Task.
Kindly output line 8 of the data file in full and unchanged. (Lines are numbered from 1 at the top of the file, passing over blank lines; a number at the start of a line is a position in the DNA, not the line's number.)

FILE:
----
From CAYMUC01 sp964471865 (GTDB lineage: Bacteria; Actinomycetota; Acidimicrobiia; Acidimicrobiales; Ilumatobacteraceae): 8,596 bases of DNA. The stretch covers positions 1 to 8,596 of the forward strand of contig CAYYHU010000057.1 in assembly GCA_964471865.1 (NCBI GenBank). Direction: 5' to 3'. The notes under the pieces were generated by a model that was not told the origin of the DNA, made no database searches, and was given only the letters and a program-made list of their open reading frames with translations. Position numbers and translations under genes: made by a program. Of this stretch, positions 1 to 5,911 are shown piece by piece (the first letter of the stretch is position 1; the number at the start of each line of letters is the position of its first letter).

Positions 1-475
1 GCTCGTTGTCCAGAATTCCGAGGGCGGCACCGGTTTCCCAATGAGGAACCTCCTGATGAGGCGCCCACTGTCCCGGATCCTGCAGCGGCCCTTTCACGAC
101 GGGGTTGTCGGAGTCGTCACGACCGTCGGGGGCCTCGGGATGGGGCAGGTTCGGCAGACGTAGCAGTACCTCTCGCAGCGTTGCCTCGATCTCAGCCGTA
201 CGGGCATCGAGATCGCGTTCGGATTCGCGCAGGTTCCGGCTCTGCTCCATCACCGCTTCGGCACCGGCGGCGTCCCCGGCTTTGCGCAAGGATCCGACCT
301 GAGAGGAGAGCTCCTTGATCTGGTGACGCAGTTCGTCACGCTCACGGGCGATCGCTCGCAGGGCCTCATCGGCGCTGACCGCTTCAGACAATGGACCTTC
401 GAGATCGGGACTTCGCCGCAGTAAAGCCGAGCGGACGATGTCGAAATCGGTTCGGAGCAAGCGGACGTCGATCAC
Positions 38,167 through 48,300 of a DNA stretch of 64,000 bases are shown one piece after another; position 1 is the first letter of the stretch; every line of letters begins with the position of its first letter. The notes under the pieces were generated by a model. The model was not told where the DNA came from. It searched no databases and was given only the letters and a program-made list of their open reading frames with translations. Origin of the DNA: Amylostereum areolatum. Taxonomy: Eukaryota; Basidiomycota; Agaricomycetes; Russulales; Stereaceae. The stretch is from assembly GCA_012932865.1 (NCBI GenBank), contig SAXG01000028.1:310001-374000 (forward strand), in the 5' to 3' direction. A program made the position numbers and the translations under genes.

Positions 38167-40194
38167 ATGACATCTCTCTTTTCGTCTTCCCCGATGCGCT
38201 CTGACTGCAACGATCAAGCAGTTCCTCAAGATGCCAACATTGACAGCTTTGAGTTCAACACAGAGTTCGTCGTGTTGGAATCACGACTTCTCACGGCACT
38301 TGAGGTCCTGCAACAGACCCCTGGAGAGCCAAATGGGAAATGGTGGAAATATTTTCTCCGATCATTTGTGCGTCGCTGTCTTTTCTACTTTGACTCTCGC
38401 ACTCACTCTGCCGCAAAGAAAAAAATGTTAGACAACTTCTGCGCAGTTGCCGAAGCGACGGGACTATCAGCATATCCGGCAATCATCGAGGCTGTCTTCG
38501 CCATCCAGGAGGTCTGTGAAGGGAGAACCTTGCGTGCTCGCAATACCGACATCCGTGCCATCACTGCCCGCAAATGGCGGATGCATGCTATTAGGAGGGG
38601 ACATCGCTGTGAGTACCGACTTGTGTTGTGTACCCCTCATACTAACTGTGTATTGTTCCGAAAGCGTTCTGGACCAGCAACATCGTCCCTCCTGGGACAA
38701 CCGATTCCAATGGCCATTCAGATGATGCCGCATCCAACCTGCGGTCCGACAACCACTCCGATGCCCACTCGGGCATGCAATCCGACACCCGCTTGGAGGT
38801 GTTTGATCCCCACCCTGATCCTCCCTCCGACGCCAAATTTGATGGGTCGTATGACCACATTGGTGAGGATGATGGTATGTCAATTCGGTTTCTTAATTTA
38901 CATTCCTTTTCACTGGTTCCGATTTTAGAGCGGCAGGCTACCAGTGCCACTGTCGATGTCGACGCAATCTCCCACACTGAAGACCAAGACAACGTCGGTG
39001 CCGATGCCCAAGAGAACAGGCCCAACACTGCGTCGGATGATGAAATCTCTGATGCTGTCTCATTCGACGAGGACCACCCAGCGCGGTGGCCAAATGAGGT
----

Positions 38,167 through 48,300 of a DNA stretch of 64,000 bases are shown one piece after another; position 1 is the first letter of the stretch; every line of letters begins with the position of its first letter. The notes under the pieces were generated by a model. The model was not told where the DNA came from. It searched no databases and was given only the letters and a program-made list of their open reading frames with translations. Origin of the DNA: Amylostereum areolatum. Taxonomy: Eukaryota; Basidiomycota; Agaricomycetes; Russulales; Stereaceae. The stretch is from assembly GCA_012932865.1 (NCBI GenBank), contig SAXG01000028.1:310001-374000 (forward strand), in the 5' to 3' direction. A program made the position numbers and the translations under genes.